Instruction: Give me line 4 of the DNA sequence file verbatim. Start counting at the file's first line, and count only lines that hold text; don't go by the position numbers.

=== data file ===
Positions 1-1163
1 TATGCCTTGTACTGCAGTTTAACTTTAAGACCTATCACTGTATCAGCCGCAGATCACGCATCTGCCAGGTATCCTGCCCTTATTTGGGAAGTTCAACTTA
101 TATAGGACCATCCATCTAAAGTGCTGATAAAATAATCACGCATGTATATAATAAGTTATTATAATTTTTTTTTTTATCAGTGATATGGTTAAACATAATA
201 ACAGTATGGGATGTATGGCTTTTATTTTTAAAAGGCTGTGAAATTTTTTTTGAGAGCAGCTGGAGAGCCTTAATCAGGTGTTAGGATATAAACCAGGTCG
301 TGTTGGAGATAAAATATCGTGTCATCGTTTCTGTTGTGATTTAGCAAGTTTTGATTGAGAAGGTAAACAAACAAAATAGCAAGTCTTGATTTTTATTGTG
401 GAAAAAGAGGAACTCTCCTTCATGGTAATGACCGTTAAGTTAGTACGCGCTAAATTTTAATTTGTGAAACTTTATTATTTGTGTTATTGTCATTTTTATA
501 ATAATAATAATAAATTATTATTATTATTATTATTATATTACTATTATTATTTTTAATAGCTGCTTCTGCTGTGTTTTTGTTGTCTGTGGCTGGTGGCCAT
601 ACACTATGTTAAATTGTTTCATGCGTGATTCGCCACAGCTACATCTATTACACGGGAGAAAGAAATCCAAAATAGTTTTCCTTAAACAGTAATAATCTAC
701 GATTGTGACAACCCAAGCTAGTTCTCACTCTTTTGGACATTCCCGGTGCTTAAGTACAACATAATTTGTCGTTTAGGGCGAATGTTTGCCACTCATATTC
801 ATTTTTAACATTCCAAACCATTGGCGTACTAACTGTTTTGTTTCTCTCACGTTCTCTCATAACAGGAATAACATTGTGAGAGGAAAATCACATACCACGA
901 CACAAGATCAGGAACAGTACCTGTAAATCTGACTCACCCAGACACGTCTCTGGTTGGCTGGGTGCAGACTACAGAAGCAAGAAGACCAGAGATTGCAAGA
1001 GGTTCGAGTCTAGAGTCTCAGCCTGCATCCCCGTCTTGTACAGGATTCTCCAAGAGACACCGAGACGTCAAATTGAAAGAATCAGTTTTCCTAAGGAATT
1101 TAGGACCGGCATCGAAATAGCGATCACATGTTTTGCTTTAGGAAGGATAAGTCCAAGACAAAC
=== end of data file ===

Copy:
201 ACAGTATGGGATGTATGGCTTTTATTTTTAAAAGGCTGTGAAATTTTTTTTGAGAGCAGCTGGAGAGCCTTAATCAGGTGTTAGGATATAAACCAGGTCG